A study day at City, University of London, on Friday 21st of July, 2017.
Location: Room AG08, College Building (entrance via St John Street)
Keynote: Jeremy Gilbert (University of East London). Study day panel: Alexi Vellianitis (University of Oxford), Adam Harper (City, University of London) and Rachel McCarthy (Royal Holloway). Confirmed speakers include the above and Max Erwin, George Haggett and Lauren Redhead.
What would it mean to talk of ‘progressive’ music today? Applied to the past or, especially, the present, the term ‘avant-garde’ has largely fallen out of favour within the academy, both as a description of and an imperative for new music. Yet much contemporary music – whichever combinations of limited terms such as ‘art’, ‘popular,’ ‘classical’ or ‘commercial’ might apply to it – defines itself, if often all too implicitly, in ways most often associated with avant-garde movements: a focus on stylistic complexity and innovation, and an antagonism towards aesthetic norms and the predominant modes of political thought and practice associated with them. But can such a concept still have currency for musicologists and composers?
The aim of this Study Day is to stimulate a broad, interdisciplinary conversation about how, if at all, to talk of an avant-garde in musical cultures today. For the purposes of this conference, the term ‘avant-garde’ is fluid, but is broadly defined as a particular idea and praxis of a music more progressive than certain others.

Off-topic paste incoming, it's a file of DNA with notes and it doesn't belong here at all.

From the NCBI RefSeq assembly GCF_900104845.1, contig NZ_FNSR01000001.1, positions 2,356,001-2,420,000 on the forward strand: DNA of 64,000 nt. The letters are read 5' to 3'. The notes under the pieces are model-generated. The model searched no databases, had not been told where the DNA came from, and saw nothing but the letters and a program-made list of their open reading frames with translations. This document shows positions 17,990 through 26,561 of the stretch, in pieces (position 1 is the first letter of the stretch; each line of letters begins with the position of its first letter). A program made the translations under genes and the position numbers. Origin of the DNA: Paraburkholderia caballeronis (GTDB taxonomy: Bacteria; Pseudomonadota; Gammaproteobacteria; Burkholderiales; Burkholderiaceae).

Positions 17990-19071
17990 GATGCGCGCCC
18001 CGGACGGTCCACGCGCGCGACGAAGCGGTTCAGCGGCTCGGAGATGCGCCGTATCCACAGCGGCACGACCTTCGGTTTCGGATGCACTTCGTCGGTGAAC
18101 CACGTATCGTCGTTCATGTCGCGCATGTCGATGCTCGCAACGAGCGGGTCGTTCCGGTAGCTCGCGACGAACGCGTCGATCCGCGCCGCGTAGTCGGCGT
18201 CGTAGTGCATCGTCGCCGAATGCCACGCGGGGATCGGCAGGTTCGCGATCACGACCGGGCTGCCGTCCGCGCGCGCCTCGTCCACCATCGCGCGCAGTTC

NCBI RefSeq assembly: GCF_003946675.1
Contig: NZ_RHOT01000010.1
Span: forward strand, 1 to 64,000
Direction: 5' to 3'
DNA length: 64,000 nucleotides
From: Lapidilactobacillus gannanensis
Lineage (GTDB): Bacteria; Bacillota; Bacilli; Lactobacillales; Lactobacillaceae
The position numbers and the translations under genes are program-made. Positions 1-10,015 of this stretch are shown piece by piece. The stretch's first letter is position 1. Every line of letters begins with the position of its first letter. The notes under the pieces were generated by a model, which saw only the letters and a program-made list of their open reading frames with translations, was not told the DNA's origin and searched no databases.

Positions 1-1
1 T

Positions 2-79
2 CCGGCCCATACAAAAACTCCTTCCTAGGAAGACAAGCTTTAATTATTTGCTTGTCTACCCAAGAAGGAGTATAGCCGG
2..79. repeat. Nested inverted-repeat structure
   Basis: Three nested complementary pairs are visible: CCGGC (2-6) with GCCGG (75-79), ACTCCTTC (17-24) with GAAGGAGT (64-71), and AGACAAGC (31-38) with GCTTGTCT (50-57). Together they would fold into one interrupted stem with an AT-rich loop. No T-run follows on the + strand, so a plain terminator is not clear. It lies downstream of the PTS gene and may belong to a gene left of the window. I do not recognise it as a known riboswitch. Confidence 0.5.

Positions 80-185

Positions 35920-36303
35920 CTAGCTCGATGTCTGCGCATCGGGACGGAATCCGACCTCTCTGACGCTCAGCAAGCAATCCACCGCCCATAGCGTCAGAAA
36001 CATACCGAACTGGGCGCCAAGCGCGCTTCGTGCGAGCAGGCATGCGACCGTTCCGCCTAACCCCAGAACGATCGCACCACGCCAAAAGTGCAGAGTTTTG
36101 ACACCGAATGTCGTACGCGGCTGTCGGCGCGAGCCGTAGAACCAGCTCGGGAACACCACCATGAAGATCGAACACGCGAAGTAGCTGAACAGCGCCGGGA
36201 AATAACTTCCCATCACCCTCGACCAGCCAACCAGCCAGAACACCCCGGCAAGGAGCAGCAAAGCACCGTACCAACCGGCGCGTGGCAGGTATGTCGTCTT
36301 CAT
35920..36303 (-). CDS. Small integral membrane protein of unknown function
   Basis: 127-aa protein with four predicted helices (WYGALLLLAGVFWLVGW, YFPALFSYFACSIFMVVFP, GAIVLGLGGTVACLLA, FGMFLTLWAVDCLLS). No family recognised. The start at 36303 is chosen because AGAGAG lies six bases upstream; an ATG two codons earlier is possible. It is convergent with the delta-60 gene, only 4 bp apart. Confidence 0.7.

We invite scholars and practitioners from different fields to address the ways in which musical avant-gardes today are both practiced and discursively constructed. Topics for discussion could include, but are not limited to the following:
- Might there be one, distinct avant-garde (as our title suggests) or many? Should there be one or many?
- How is the avant-garde politically motivated, and how does it contribute to discussions about race, class, and gender? Is it necessary that the musical avant-garde be a mouthpiece for social and political issues, or can these remain indirect, implicit?
- Is the musical avant-garde located within ‘classical’ or ‘art’ or ‘popular’ or ‘experimental’ music, or none of the above? Can we (still) locate avant-gardes within, variously, art-music, bohemian, bourgeois, academic, urban or minority cultures? Is a musical avant-garde synonymous with an ‘underground,’ a ‘counterculture’ or a ‘subculture’? Is the avant-garde merely a Western concept or can it be discerned elsewhere? To what extent are all such distinctions even useful?
- What is the present relationship between avant-gardes, patronage, and institutions? Should avant-gardes avoid direct interaction with capital and other forms of social organisation, or should they embrace them? How do musical avant-gardes interact with and condition physical space? How do they relate to emerging technologies
- Ultimately: is progression in musical aesthetics a possible or desirable goal? What might we demand of a musical avant-garde, and what might it demand of us?
We gratefully acknowledge funding from the Royal Musical Association.
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